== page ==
Adam Przepiórkowski is an Associate Professor at the Institute of Computer Science, Polish Academy of Sciences, Head of the Linguistic Engineering Group (http://zil.ipipan.waw.pl/). He holds MSc in Computer Science, PhD in Linguistics and Habilitation in Natural Language Processing (NLP). During the last 15 years he has been involved in numerous national and European projects; he has led the National Corpus of Polish (http://nkjp.pl/) and he is currently the vice leader of the PARSEME COST Action (http://parseme.eu/). He is the co-founder and chief editor of the Journal of Language Modelling (http://jlm.ipipan.waw.pl). Adam Przepiórkowski is the author or co-author of around 150 publications and an editor or co-editor of some 10 volumes. His publications cover topics ranging from theoretical morphosyntax, syntax and semantics to the use of novel machine learning methods in NLP and further to NLP applications.
In this talk I will relate to two components of the title of the CHIST-ERA Call 2014 on Human Language Understanding: Natural Languages and Semantics.
The paradigm dominant in Natural Language Processing (NLP) since the early 1990s is that of statistical induction and machine learning. Large corpora have been built and annotated in ways that make the automatic induction of linguistic models possible. This approach, championed by the speech community, proved particularly successful in learning lexical models, e.g., in constructing part of speech (POS) taggers, but to varying extents also in machine translation and many
Given the initial successes, it is reasonable that NLP research concentrated on “language-independent” approaches: why construct language-specific systems if a single system may be built, which learns from various corpora of particular languages? However, such research has never been really “language-independent”, as it has always relied on annotated corpora and language-specific lexical resources, and the cost of adding such annotation or developing such lexical resources has often been overlooked.
After over 20 years of the domination of the machine learning paradigm, its limits become clear. In particular, while this paradigm proved successful in the development of POS taggers, shallow syntactic parsers or in the so-called phrase-based machine translation, such statistical approaches are not so successful where more complex linguistic levels and true language understanding are involved. (Interestingly, this seems to be recognised by some of the precursors of the statistical paradigm, e.g., by Kenneth Church in his paper “A Pendulum Swung Too Far”.) Correspondingly, the first thesis of this talk is that, if we want to substantially move forward towards real human language understanding, we need to combine “language-independent” methods with the construction of non-trivial “language-specific” resources representing complex syntactic, semantic and pragmatic information about linguistic constructions.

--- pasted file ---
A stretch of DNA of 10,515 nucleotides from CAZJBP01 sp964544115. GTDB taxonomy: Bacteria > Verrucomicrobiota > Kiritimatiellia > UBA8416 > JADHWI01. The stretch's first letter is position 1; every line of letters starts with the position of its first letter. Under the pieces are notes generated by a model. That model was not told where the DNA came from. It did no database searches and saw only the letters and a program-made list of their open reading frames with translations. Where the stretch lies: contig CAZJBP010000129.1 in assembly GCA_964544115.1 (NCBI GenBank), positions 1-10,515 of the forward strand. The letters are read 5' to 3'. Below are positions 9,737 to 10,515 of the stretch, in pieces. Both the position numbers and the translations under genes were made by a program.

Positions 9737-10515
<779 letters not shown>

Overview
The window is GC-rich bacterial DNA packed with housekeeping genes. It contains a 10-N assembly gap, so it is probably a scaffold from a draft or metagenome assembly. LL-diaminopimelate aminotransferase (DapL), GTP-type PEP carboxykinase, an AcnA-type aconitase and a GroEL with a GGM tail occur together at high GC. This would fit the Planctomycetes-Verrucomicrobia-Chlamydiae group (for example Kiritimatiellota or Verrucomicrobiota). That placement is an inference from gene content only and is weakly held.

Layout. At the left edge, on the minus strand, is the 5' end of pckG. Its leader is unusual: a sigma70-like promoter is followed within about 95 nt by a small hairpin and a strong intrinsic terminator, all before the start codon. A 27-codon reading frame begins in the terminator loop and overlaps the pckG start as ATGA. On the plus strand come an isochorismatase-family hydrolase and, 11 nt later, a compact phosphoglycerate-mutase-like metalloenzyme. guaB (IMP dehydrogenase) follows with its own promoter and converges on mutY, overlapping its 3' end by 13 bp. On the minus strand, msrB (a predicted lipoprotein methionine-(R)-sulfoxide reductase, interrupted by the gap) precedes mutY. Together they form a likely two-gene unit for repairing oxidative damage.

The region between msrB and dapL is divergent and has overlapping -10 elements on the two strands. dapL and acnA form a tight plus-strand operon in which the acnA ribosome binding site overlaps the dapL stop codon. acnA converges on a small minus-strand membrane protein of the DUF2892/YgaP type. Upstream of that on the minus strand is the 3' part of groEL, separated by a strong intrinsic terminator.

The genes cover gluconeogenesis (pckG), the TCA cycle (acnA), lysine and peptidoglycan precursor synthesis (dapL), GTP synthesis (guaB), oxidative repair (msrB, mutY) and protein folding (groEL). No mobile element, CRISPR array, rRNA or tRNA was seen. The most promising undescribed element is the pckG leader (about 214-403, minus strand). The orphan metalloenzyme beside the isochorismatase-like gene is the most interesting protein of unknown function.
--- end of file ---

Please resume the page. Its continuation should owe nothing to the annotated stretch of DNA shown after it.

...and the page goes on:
The second part of the talk will be devoted to some new and exciting research on natural language semantics. During the last 20 years or so, NLP research concentrated on lexical semantics and great progress has been made in tasks such as Word Sense Disambiguation and Semantic Role Labeling, mostly using the so-called distributional approach to semantics. Again, this progress is correlated with the development of language-specific resources such as Wordnets and lexica containing semantic role information (FrameNet, VerbNet, PropBank). While reasonably-sized Wordnets exist for a number of European languages, semantic role resources – which bring us closer to compositional semantics (combining meanings of components into meanings of larger components), leading to the understanding of full sentences and paragraphs – are still very rare.
The second thesis of this talk is that the coming years should – and hopefully will – see the increased research in compositional semantics. The construction of semantic role resources is one way to go, but in this talk I will instead concentrate on cutting-edge research (e.g., by Marco Baroni, Ann Copestake, Mark Steedman and their colleagues) on combining distributional semantics with the more traditional logical or model-theoretic approaches to semantics. In these approaches, almost all semantic information is learned from large textual corpora which are not human annotated (i.e., which are relatively cheap to construct), and only rather small resources are mutually constructed, e.g., lexica of functional (closed class) words. I will finish the talk by mentioning the possibility of so-called grounded language learning, where grammars and semantic impact of words are learned from multimodal corpora which pair sentences with perceptual contexts (e.g., work by Raymond Mooney).